Monday 23 October 2017

City fined by UEFA - hours after accepting separate misconduct charge from FA

Manchester City have been fined by UEFA
Manchester City have been fined by UEFA

Manchester City have been fined 18,000 euros (£15,573) by UEFA for three offences during their Champions League clash with Monaco at the Etihad Stadium last month.

City have been found guilty of charges relating to a pitch invasion, the throwing of objects and a delayed kick-off during the last-16 first leg on February 21, the European governing body has announced.

The development comes on the same day City accepted a charge of misconduct from the Football Association relating to the conduct of their players in last weekend's Premier League game against Liverpool.

On a separate issue, the club have also been criticised by the FA in the newly published written reasons for last month's £35,000 fine for breaching anti-doping regulations.

No further details have been given by UEFA regarding the Monaco incidents, but it is understood a bottle was thrown towards the pitch during City's 5-3 victory over the Ligue 1 side.

It is also not the first time the club have been punished for delaying a kick-off. In 2012, City were fined for being one minute late during a Europa League game at Sporting Lisbon.

News of UEFA's fine came soon after the club confirmed they would not contest an FA charge of failing to ensure players conducted themselves in an orderly manner during Sunday's 1-1 draw against Liverpool.

The charge related to a protest by City players after Liverpool were awarded a controversial penalty early in the second half following a challenge by Gael Clichy on Roberto Firmino.

City continued to complain to referee Michael Oliver after James Milner had converted from the spot to give the visitors a 51st-minute lead, delaying the restart of the game. It was one of a number of talking points in an incident-packed game, with City feeling aggrieved not to have been awarded a penalty in the first half.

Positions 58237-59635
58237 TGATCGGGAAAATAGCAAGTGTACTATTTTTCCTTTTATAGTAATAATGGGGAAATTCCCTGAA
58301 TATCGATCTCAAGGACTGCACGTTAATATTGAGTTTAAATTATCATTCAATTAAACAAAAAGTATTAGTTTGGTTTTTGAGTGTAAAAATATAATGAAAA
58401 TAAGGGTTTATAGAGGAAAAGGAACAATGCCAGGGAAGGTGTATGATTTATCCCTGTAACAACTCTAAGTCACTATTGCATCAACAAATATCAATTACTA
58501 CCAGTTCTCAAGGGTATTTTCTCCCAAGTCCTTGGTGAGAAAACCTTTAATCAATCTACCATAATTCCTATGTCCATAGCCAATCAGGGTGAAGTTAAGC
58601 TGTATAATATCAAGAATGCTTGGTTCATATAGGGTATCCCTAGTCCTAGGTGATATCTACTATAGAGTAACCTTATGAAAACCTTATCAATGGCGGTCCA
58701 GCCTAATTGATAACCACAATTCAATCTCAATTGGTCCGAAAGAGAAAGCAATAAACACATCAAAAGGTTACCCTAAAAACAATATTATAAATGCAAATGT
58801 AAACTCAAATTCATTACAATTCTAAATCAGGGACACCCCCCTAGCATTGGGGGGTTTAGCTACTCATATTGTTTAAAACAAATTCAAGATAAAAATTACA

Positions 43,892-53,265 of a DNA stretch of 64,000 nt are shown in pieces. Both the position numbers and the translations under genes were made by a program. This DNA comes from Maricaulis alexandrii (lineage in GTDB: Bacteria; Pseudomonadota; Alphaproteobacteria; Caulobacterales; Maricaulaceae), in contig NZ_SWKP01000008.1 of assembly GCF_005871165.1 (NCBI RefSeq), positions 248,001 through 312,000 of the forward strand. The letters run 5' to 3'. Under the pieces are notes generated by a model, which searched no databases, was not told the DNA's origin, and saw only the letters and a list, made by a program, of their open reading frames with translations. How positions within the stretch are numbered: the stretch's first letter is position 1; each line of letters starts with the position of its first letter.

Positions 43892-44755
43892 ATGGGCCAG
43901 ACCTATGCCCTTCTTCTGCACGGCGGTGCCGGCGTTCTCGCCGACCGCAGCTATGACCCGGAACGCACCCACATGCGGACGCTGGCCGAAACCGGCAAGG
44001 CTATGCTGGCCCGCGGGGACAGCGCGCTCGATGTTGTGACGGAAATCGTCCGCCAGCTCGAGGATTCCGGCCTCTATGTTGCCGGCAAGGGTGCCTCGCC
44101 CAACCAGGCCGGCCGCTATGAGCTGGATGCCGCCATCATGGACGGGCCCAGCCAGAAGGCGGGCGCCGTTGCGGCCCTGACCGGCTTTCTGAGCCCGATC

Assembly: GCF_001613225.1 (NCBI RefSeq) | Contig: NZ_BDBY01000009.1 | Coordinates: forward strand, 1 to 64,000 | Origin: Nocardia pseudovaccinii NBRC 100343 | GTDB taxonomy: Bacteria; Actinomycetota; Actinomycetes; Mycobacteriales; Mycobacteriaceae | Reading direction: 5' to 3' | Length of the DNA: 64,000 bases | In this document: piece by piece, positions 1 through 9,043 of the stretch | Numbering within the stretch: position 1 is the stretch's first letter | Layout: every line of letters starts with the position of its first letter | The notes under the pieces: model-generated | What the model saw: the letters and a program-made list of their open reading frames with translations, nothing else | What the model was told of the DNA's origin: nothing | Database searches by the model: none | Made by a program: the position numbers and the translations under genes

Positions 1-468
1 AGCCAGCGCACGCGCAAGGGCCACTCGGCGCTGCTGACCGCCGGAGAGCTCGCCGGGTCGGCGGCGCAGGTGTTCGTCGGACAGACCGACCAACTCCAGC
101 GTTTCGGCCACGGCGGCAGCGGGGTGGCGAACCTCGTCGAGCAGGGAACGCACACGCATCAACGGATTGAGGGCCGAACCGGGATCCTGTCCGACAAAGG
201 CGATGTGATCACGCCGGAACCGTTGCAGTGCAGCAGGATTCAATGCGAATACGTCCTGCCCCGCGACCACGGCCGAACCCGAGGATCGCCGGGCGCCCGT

The club were given until Friday to respond to the charge and have indicated they intend to plead guilty. The case will be heard by an independent regulatory commission in due course.

It has also emerged that City failed to heed a written warning sent three weeks before their critical third breach of FA anti-doping regulations last year.

City were charged with breaking the FA's 'whereabouts' rules in January and a three-man panel issued a fine in February.

Under anti-doping regulation 14D, clubs must provide the FA with accurate information about training sessions and players' addresses so doping control officers can find them for no-notice drugs tests. If clubs fail to provide this information - or testers are unable to find the players they are looking for - three times in a rolling 12-month period then they are deemed to have breached the rule.

It has now been revealed the 'three strikes' were:

:: Failing to inform the FA of an extra first-team training session on July 12, 2016.

:: A first-team player missing a test on September 1 of last year because the hotel address provided was no longer correct.

:: Anti-doping officials being unable to test reserve players on December 7 because six of them had been given the day off without the FA being informed.

The final breach occurred despite the FA writing to City on November 14 to remind them clubs must notify the governing body if five or more players in a particular squad are given a day off from a scheduled session. They were also warned in writing after the second strike in September.

City told the FA the two training-session breaches were "administrative errors" related to the club's new management team under Pep Guardiola being unfamiliar with the system.

The Premier League club said they believed they had grounds to challenge the hotel mix-up but the FA rejected this and City did not contest the point. That acceptance of guilt was welcomed by the panel and resulted in a smaller fine than it was "minded to impose having noted all the other applicable considerations".

But the panel was critical of City's failure to meet their obligations and heed warnings.

"It is no less concerning that in this case, despite the club being made aware of their breaches on two previous occasions (and) the resources available to the club, they failed to deal with these and implement a system to correct this," it said.

City, Fleetwood and Bournemouth have all been charged with this offence this season, with the latter still waiting for their sanction. City have decided not to comment.

Press Association

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